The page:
In a potentially game-changing development for the medical marijuana community, Republican Senator Orrin Hatch, who has represented Utah since 1977 and is well known for his hardline conservatism, recently introduced a bill to the Senate that would streamline medical research on cannabis at the federal level.
The Marijuana Effective Drug Study Act of 2017, or MEDS Act, has widespread bipartisan support and was co-sponsored by Republicans Senators Cory Gardner (CO) and Thom Tillis (NC), as well as Democrat Senators Brian Schatz (HI) and Chris Coons (DE). If passed, the MEDS Act would make it easier for researchers across the country to study cannabis’ therapeutic potential and grant fast-track approval from the FDA for new medical marijuana products. It would also require the National Institute on Drug Abuse (NIDA) to create national guidelines for the production of marijuana as well.
“Compounds found in marijuana have shown promise for treating a wide-range of diseases and disorders,” Hatch said as he introduced the bill to the Senate on September 13th. “But because of bureaucratic red tape, there is a lack of sufficient evidence about the safety and efficacy of these compounds.”
Cannabis and the Opioid Epidemic
Senator Hatch also spoke out specifically about the opioid epidemic in America and the ability of marijuana to ease addiction.
“In Utah and across the nation, opioid abuse continues to ravage good, hardworking families who have fallen captive to the tyranny of addiction,” he said. “Because Utahns have watched their family members, friends, and neighbors grapple with this epidemic, many are seeking non-narcotic alternatives that can help with pain. Medical marijuana is just one such alternative. And after careful, deliberative thought, I’ve concluded that it’s an alternative worth pursuing.”
The MEDS Act is just the latest in a steady wave of support from the right for opening up medical marijuana to a wider swath of America. Earlier this year, The American Legion (the largest veteran’s organization in the USA) wrote a letter to President Trump that urged him to reclassify cannabis to allow more research and enable veterans, who suffer disproportionately from disorders like opioid addiction and PTSD, to have easier access to this natural medicine.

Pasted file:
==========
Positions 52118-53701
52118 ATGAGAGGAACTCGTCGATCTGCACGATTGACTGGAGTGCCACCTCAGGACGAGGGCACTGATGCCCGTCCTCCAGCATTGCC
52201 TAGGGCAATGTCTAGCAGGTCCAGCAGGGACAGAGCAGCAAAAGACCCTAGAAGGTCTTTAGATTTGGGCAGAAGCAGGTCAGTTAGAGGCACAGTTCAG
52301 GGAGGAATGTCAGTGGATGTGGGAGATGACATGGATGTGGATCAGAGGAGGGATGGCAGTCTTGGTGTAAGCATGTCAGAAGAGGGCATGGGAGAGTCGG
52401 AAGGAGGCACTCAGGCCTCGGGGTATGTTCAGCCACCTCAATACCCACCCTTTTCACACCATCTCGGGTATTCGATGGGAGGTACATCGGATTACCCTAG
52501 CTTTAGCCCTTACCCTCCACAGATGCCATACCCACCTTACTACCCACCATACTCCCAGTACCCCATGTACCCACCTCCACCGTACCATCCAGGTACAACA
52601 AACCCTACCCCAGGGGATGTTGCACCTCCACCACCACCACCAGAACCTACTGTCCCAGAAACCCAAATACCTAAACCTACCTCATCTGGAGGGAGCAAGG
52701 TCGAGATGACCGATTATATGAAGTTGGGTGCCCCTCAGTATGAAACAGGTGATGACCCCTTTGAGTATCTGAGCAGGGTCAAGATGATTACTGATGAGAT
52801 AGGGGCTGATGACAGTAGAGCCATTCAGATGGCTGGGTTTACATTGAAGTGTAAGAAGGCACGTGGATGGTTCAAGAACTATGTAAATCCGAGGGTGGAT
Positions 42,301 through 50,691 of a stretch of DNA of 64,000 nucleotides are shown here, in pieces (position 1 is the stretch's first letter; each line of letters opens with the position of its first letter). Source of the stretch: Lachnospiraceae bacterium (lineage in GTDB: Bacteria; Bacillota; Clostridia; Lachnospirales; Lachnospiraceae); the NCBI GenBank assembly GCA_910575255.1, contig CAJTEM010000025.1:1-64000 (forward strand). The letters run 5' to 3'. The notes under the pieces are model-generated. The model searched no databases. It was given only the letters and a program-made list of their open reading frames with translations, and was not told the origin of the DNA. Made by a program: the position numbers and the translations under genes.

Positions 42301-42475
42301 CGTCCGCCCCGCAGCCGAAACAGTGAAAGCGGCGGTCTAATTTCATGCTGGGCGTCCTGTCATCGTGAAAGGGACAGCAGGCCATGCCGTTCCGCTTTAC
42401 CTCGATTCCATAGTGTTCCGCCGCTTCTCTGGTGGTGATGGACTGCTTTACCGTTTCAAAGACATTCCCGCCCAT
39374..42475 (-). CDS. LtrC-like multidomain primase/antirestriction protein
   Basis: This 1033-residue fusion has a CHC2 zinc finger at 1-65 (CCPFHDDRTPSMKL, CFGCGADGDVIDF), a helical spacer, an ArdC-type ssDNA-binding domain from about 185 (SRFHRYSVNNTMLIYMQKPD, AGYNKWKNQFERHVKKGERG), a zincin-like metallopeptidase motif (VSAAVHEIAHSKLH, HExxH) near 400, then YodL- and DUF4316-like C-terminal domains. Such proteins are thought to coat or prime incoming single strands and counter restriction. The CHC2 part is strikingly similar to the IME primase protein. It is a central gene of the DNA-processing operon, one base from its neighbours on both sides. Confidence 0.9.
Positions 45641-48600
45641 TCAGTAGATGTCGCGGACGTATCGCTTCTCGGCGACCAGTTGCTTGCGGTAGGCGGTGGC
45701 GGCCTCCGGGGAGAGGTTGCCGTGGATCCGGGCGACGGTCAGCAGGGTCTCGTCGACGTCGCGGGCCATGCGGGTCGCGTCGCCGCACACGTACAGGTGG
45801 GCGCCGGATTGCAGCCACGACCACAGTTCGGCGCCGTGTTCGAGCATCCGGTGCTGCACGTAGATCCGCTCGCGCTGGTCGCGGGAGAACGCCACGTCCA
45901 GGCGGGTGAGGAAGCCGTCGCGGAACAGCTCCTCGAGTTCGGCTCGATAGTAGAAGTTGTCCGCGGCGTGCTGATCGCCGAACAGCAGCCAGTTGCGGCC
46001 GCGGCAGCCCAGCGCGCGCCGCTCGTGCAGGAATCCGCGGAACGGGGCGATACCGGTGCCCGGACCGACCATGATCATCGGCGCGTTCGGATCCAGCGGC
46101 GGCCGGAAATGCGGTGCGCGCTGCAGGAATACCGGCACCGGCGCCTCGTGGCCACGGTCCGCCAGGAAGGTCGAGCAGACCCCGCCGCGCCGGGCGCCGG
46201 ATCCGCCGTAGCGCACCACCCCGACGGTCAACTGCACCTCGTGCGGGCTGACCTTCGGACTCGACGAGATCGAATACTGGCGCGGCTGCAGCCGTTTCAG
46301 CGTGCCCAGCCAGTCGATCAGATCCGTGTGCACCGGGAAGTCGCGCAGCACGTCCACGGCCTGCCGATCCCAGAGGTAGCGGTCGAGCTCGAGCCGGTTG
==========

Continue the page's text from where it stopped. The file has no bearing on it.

The letter from The American Legion prompted the Secretary of Veteran’s Affairs, David Shulkin, to speak out and admit that the federal government was limiting the department’s ability to provide marijuana relief to the high number of addictions and suicides among the veteran population.
During Hatch’s speech, the 83-year-old senator also brought up the ability of cannabis to treat epilepsy, citing a personal story from his home state.
“Take the difficult case of a young man from Eagle Mountain, Utah, who suffers from a number of different epileptic disorders and developmental ailments. My friend regularly takes 17 pills on a daily basis, yet continues to have seizures regularly,” Hatch told the Senate.
“Compounds found in marijuana could significantly mitigate the severity of my friend’s seizures and even help him lead a normal life. But current regulations prevent the development of any such treatment from going forward. So this young man is left to suffer. Luckily, the MEDS Act changes that; it updates the law for the 21st century, allowing for groundbreaking research on the potentially life-saving benefits of medical marijuana.”
The Benefits of CBD Oil
Hatch also mentioned CBD oil as a powerful medicine that he wants to see approved for a wider population and funded for research.
“My proposal would also allow for the commercial production of drugs developed from marijuana once they have been approved by the FDA,” Hatch said in his speech, “I’m pleased with the legislation Senator Schatz and I have been able to craft surrounding CBD oil and medical research. We are committed to seeing that this bill becomes law.”
The MEDS Act echoes other bipartisan-supported bills introduced this year that aim to break the federal government’s stranglehold on medical marijuana research. Those include the Cannabidiol Research Expansion Act, which focuses specifically on CBD and its potential as a treatment for epilepsy, as well as the CARERS Act (Compassionate Access, Research Expansion, and Respect States), which will protect individuals in states where marijuana is legal from federal prosecution.
End Game for Federal Prohibition?
With wave after wave of bipartisan-supported legislation targeting the Trump administration, it is only a matter of time until the executive branch has no choice but to give in to the will of the people and their elected representatives and open up medical marijuana research and access at a much wider level.
Even though the current Attorney General, Jeff Sessions, has come out explicitly against cannabis access and made statements like “good people don’t smoke marijuana,” he, too, is a public servant sworn to uphold the laws of the land. In trying to stand up against overwhelming popular opinion, the right of individual states to pass and enforce their own laws, and the new bipartisan support for marijuana legalization in both the House and Senate, Sessions finds himself in a battle where he is simply outmatched.